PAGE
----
US Pharm. 2015;40(7)(Specialty&Oncology suppl):8-11.

ABSTRACT: Tongue cancer is a serious, life-threatening type of oral cancer. Oral cancer can develop in any part of the mouth, including the lips, gums, tongue, cheeks, and roof and floor of the mouth. Most cases of oral cancer are linked to tobacco use, heavy alcohol use, or infection with human papillomavirus (HPV). Sexually transmitted HPV infections (specifically, HPV-16) have been linked to a subset of oral cancers. Many oral cancers are detected by dentists through routine dental-hygiene procedures, and individuals should receive an oral examination at least annually. When identified early, tongue cancer is highly curable, but it can be deadly if it is not promptly diagnosed and treated.

Tongue cancer is a serious, life-threatening form of oral cancer. According to the American Cancer Society, oral cancer accounts for 2% to 4% of all cancers diagnosed annually in the United States. The risk of developing oral cancer is growing: Black persons have a 2-to-1 greater risk than white persons, men have twice the risk of women, and 75% of patients have used tobacco products and are also heavy users of alcohol.1-3 Oral cancer occurs most often in people aged >40 years, and men aged >50 years are at greatest risk. The incidence is increasing, especially among males. Approximately 37,000 people are diagnosed with oral cancer each year, and about 7,900 die from it. Fifty percent to 60% of patients survive >5 years after diagnosis. The 5-year survival rate for patients with localized disease at diagnosis is 83%, compared with 32% for those whose cancer has spread.1-3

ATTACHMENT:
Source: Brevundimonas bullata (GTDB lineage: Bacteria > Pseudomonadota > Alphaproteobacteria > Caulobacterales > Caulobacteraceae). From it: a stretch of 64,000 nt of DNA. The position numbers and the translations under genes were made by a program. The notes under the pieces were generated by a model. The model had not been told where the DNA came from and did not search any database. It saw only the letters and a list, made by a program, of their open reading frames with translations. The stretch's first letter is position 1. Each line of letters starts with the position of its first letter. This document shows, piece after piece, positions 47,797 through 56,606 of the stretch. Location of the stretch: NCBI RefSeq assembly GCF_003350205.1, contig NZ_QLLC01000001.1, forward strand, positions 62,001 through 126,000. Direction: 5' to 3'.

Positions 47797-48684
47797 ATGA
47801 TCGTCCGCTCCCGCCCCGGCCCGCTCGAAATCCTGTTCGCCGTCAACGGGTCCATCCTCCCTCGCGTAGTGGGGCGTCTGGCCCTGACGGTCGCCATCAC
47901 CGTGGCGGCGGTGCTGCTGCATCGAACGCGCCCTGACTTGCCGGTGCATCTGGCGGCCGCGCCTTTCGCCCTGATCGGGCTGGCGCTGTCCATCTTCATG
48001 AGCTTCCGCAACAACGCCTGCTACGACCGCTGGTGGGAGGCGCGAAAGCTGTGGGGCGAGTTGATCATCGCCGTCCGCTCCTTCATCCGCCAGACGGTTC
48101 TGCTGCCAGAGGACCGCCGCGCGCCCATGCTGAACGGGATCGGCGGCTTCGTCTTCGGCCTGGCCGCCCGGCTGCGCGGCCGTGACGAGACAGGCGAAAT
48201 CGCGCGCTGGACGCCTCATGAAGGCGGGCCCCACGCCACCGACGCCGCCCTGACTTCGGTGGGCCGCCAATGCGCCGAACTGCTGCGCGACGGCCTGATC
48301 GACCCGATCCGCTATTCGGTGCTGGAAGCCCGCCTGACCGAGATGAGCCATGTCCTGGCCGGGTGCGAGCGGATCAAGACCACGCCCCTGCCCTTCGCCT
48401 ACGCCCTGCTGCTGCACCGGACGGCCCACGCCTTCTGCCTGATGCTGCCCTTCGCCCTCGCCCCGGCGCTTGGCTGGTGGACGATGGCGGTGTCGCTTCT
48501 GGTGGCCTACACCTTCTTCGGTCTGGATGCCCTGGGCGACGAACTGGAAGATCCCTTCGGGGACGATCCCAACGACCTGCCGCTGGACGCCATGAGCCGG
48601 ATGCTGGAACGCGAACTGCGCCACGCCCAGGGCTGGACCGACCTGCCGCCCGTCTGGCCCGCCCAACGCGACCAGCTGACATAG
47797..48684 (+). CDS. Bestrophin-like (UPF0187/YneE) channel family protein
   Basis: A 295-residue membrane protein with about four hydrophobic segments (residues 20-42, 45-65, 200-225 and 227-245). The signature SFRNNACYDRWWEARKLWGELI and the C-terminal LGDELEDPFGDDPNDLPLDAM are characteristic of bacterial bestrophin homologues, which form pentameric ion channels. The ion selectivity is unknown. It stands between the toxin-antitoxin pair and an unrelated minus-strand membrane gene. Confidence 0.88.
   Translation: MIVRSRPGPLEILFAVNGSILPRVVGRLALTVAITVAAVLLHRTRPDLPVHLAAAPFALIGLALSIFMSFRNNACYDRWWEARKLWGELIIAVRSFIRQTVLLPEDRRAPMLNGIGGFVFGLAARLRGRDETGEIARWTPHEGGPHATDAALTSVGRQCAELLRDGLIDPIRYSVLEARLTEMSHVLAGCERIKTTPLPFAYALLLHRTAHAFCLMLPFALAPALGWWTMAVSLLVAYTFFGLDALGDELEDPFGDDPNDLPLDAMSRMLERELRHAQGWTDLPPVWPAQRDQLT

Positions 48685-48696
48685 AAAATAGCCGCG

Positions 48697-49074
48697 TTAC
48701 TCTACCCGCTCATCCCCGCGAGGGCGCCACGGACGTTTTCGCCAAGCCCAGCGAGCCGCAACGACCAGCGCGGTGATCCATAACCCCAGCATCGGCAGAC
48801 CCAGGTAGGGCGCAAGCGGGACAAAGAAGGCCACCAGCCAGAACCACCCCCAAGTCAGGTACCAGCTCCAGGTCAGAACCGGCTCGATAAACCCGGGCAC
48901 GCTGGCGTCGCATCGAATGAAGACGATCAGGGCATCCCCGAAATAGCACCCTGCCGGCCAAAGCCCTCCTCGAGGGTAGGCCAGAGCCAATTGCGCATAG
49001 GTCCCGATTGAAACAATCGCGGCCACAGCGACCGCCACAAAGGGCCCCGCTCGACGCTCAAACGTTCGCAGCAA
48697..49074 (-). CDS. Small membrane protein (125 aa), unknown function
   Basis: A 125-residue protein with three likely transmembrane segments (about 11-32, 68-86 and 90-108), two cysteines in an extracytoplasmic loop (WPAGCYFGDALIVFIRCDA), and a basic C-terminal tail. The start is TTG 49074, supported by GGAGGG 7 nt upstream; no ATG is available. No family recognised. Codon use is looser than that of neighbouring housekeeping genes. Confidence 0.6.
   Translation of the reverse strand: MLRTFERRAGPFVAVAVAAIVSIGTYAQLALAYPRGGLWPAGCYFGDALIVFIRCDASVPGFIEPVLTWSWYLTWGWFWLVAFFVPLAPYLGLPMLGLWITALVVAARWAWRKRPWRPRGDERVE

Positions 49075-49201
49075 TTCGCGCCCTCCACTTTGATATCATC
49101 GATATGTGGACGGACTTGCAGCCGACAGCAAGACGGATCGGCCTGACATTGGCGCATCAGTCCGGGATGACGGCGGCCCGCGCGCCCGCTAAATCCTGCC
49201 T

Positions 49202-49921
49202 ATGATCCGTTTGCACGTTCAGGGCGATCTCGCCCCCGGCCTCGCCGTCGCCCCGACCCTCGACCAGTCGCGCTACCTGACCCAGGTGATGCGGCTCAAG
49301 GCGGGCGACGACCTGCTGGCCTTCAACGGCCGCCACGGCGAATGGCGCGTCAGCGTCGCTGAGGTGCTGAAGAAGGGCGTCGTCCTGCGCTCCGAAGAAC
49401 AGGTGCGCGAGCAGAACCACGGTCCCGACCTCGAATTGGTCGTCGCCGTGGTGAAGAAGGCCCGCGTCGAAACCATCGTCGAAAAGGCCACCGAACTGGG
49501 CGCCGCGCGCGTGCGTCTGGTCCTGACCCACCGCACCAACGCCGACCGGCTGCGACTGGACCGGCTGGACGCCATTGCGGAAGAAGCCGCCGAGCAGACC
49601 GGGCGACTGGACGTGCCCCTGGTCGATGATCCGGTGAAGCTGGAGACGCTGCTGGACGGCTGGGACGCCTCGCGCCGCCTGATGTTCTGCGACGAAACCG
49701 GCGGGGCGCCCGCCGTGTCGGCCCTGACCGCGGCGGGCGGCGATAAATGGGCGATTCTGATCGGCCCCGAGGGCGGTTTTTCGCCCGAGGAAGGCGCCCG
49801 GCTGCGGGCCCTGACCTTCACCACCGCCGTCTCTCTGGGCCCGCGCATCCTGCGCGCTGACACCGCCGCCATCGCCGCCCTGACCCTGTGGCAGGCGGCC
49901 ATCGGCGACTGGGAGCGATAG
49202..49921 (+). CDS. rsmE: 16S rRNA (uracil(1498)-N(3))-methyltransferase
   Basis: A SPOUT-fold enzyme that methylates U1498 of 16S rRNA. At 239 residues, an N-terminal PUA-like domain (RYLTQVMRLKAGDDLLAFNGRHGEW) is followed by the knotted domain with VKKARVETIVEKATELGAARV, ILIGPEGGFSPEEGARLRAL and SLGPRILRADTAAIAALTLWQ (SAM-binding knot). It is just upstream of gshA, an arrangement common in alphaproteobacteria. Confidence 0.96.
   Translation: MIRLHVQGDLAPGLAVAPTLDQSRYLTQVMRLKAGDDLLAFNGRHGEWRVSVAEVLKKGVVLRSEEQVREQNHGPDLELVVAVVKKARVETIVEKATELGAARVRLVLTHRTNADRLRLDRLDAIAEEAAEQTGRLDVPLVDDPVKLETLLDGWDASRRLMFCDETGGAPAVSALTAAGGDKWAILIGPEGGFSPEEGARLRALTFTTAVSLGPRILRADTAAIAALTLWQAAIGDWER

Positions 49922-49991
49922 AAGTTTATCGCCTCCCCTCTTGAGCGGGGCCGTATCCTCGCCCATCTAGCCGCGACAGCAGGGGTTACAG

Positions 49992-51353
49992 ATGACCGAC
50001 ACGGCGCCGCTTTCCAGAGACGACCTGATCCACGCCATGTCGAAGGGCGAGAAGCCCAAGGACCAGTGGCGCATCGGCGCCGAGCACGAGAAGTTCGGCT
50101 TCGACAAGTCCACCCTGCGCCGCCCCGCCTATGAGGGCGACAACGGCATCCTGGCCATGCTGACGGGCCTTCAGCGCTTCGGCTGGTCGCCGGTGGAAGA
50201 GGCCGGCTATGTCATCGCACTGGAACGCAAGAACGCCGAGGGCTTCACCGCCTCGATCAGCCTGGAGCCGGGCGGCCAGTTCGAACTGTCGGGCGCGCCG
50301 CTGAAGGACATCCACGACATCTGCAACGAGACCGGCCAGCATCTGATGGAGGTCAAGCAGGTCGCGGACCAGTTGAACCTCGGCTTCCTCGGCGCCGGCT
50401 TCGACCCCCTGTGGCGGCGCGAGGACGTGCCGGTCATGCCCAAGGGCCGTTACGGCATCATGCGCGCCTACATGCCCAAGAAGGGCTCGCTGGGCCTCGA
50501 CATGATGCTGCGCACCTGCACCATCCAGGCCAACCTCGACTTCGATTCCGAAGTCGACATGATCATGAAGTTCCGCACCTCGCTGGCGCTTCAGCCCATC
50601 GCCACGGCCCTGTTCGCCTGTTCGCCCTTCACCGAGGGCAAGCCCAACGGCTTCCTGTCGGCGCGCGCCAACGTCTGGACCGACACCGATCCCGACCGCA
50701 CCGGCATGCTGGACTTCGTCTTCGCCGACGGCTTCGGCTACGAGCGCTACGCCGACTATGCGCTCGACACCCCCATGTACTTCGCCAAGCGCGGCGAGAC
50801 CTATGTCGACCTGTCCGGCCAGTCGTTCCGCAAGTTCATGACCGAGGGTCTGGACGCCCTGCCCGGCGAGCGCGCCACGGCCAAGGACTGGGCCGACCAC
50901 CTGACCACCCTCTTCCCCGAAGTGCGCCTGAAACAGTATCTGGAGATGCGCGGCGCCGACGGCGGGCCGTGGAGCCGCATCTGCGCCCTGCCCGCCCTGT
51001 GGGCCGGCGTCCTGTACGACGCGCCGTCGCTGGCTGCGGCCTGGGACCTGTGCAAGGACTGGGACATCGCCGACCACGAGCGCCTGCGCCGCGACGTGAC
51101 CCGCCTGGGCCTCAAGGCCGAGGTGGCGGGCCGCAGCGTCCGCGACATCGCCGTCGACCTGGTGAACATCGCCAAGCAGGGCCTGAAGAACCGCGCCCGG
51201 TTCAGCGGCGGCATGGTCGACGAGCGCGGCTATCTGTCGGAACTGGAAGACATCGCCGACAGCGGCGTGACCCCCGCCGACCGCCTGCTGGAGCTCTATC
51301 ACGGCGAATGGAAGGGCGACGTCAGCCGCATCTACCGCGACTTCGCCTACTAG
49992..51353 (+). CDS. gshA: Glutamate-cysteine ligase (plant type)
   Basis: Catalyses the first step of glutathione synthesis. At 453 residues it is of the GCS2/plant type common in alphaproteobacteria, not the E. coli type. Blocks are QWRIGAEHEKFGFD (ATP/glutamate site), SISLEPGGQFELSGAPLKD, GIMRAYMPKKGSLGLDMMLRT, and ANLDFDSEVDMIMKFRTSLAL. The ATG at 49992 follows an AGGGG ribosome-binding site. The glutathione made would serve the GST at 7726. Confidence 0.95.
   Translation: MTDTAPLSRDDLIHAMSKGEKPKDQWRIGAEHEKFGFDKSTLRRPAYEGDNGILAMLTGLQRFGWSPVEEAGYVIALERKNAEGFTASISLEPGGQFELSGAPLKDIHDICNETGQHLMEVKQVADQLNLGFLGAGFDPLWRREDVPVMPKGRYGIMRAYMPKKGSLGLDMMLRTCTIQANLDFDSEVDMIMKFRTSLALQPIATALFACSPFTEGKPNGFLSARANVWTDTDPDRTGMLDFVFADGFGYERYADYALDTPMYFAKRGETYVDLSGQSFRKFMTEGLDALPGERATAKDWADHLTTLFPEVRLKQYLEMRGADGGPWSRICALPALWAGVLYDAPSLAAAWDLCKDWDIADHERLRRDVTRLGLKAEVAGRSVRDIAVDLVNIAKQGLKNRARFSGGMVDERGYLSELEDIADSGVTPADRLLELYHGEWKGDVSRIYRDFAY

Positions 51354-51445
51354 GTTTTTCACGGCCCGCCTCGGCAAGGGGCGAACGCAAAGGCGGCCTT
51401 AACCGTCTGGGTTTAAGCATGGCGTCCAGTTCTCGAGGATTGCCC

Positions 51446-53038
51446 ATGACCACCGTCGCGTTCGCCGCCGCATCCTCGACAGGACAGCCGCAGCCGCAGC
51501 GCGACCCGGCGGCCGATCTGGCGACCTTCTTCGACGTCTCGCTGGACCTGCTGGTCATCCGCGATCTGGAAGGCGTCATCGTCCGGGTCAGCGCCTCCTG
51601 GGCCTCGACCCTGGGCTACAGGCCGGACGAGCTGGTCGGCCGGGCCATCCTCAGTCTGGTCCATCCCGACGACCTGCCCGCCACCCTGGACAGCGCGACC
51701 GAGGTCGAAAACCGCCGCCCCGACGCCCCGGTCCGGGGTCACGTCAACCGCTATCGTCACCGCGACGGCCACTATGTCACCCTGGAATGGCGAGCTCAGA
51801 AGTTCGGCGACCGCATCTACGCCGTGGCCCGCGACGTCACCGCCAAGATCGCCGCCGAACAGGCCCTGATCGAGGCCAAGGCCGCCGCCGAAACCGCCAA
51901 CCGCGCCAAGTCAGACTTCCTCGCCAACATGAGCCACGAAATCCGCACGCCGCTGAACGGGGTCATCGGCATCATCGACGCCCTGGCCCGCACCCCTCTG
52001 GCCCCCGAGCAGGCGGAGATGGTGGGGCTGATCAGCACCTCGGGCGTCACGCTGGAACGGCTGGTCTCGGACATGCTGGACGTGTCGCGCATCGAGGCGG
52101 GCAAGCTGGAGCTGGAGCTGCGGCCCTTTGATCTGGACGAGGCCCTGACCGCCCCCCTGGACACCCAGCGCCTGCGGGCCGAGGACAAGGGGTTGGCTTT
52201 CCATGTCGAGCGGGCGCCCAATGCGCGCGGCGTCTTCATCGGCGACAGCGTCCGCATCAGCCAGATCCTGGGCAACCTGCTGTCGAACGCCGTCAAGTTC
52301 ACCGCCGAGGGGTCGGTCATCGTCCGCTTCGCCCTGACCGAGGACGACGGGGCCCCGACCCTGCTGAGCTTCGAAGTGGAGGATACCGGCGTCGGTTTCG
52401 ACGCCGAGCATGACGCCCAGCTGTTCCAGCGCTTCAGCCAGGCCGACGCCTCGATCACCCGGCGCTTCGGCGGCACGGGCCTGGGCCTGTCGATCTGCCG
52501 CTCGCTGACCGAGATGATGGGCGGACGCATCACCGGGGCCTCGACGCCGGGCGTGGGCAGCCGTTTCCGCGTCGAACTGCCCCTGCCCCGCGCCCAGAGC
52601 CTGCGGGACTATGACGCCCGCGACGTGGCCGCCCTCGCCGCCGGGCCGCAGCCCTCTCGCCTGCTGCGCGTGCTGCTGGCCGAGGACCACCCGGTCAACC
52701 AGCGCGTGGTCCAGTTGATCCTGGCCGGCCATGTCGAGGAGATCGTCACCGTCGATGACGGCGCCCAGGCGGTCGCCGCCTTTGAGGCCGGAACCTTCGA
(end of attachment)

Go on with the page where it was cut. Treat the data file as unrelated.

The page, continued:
Oral cancer can develop in any part of the mouth, including the lips, gums, tongue, cheeks, and roof and floor of the mouth.4,5 Cancer that forms in the front two-thirds of the tongue is classified as oral cancer; cancer that develops in the back third of the tongue is categorized as an oropharyngeal cancer (a type of head and neck cancer). Tongue cancer usually develops in the squamous cells lining the surface of the tongue. Mouth cancer occurs when cells on the lips or inside the mouth develop DNA mutations. These mutations allow cancer cells to grow and divide freely, whereas healthy cells die as they age. The accumulating mouth cancer cells can form a tumor.